Coffey County offers so much to do, you'll never want to leave! Your "Coffey Break" begins in Burlington. Stop by the Visitor's Information Center to get your adventures started right! The Coffey County Visitor's Center and Coffey County Chamber of Commerce is located at the northwest corner of Neosho Street and U.S. 75 Highway, in the heart of Burlington, which is the county seat.
Step back in time with a visit to the County Museum or one of the local antique shops. Leap into the future with a tour of the state's only Nuclear Power Generating Station, Wolf Creek.
For those thirsting for outdoor excitement, John Redmond Reservoir can quench that thirst...with over 9400 acres of surface water! John Redmond Reservoir offers overnight camping with RV accommodations, fishing, boating and every form of water sport "under the sun!" Plus nature lovers will enjoy a hike through the Flint Hills Wildlife Refuge. This area is home to spectacular wildlife and birds, including the American Bald Eagle.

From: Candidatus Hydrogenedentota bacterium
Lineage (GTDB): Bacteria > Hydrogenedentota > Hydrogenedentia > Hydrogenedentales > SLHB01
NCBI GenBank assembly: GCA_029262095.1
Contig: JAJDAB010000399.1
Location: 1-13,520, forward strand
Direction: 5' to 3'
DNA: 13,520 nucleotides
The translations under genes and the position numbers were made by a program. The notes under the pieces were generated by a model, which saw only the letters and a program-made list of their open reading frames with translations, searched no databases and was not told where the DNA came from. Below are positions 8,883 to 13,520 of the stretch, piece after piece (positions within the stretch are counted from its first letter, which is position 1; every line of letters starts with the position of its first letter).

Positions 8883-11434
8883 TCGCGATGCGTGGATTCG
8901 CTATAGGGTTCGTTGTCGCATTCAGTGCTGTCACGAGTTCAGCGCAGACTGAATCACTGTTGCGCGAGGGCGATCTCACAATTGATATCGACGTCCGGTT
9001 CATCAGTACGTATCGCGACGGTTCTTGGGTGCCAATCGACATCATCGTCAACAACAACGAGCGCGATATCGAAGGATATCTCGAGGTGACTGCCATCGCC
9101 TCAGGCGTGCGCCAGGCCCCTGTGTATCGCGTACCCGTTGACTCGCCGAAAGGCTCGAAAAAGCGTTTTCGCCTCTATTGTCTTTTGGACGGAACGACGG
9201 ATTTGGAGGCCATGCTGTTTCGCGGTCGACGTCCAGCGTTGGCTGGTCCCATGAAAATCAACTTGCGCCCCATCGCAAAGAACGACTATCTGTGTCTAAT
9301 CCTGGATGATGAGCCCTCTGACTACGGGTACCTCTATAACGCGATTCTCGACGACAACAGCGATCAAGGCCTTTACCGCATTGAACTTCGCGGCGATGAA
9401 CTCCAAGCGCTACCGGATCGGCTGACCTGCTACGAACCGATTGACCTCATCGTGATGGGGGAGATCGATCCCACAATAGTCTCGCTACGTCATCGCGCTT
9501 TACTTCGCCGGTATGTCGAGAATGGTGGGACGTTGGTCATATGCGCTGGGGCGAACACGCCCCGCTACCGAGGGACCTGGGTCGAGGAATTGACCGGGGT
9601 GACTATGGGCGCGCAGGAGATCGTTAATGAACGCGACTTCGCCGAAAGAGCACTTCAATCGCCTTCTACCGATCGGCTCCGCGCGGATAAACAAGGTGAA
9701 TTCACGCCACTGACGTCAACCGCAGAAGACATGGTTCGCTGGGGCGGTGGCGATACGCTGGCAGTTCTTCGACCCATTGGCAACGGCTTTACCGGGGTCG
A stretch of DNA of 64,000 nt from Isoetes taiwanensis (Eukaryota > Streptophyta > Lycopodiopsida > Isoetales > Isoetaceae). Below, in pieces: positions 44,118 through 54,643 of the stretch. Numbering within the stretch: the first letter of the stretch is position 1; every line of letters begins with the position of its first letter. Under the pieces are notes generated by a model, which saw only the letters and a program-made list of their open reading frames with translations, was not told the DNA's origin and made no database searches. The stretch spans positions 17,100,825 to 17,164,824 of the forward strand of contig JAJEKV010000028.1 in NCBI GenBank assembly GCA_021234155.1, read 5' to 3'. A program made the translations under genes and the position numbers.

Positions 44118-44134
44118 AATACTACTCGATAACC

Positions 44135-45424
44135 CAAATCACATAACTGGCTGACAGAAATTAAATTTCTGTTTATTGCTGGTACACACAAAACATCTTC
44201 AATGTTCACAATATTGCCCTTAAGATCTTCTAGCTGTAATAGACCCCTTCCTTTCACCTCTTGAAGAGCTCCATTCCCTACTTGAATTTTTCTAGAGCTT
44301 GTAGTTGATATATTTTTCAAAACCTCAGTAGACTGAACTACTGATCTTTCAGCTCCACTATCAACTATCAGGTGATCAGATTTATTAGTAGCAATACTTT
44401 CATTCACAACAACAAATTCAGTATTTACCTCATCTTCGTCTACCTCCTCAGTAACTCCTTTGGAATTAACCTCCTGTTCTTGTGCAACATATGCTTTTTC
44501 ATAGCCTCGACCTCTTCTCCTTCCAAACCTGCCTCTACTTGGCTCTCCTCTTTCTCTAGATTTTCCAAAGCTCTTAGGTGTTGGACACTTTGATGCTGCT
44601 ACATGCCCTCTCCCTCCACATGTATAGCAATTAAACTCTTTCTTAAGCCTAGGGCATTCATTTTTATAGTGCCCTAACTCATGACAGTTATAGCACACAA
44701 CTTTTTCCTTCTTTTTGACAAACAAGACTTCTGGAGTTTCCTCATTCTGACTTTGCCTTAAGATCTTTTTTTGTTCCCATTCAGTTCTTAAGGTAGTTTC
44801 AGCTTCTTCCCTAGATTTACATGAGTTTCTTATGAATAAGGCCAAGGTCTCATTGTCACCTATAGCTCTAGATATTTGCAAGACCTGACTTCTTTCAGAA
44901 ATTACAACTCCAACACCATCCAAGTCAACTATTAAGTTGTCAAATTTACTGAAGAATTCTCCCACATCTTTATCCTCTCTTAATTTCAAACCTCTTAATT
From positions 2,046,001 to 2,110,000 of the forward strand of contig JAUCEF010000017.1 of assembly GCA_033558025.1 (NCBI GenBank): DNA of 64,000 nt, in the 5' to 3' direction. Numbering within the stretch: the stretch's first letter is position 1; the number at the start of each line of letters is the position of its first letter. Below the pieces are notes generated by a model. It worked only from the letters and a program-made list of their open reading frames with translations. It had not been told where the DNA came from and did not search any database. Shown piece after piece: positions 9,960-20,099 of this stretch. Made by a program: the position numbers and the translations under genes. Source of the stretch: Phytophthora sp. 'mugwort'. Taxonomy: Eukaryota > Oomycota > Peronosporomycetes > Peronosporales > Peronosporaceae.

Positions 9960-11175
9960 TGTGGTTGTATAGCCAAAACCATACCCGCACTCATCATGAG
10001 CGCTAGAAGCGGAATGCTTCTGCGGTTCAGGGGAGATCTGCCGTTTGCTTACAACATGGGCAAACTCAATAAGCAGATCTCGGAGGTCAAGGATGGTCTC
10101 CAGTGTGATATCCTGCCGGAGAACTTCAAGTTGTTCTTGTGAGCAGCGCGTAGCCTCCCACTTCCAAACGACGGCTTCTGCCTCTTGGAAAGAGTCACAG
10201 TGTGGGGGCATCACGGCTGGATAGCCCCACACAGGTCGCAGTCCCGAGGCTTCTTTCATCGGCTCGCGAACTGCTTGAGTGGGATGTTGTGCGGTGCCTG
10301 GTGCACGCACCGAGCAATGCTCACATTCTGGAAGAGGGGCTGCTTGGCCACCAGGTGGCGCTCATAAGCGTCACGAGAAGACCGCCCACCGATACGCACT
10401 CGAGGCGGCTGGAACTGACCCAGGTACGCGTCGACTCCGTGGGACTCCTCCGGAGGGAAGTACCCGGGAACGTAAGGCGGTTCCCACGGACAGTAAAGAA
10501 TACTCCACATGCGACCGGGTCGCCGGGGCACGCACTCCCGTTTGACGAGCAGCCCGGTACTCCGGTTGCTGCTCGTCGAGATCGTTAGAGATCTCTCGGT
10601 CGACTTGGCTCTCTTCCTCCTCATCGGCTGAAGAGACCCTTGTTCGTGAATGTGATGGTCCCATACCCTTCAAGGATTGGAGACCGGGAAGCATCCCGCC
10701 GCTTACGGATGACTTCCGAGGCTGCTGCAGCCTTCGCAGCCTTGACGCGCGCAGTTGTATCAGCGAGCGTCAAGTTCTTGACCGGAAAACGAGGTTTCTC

Wolf Creek Lake, a 5090-acre lake, provides cooling for Wolf Creek systems used in producing electricity. The lake is also home to many species of fish including striper, wiper, and large and smallmouth bass; black and white crappie; walleye; and blue, flathead and channel catfish.
Explore Coffey County
The Rural Dale School which was located east of LeRoy, Kansas in Coffey County, was recently donated to the Coffey County Museum by Irene Woods. The 1896 school house has been moved next to the Museum and is currently undergoing restoration. Restoration should be completed early in 1997.Burlington, KS Historic Schoolhouses
The Crandall Ranch west of LeRoy is home to descendents of the oldest herd of Purebred Angus cattle in the United States. The progenitors of the herd were brought to Lake Forest, Illinois from Aberdeen, Scotland, by Mrs. Maude Crandall's grandfather, James Anderson, and his partner 105LeRoy, KS Historic Buildings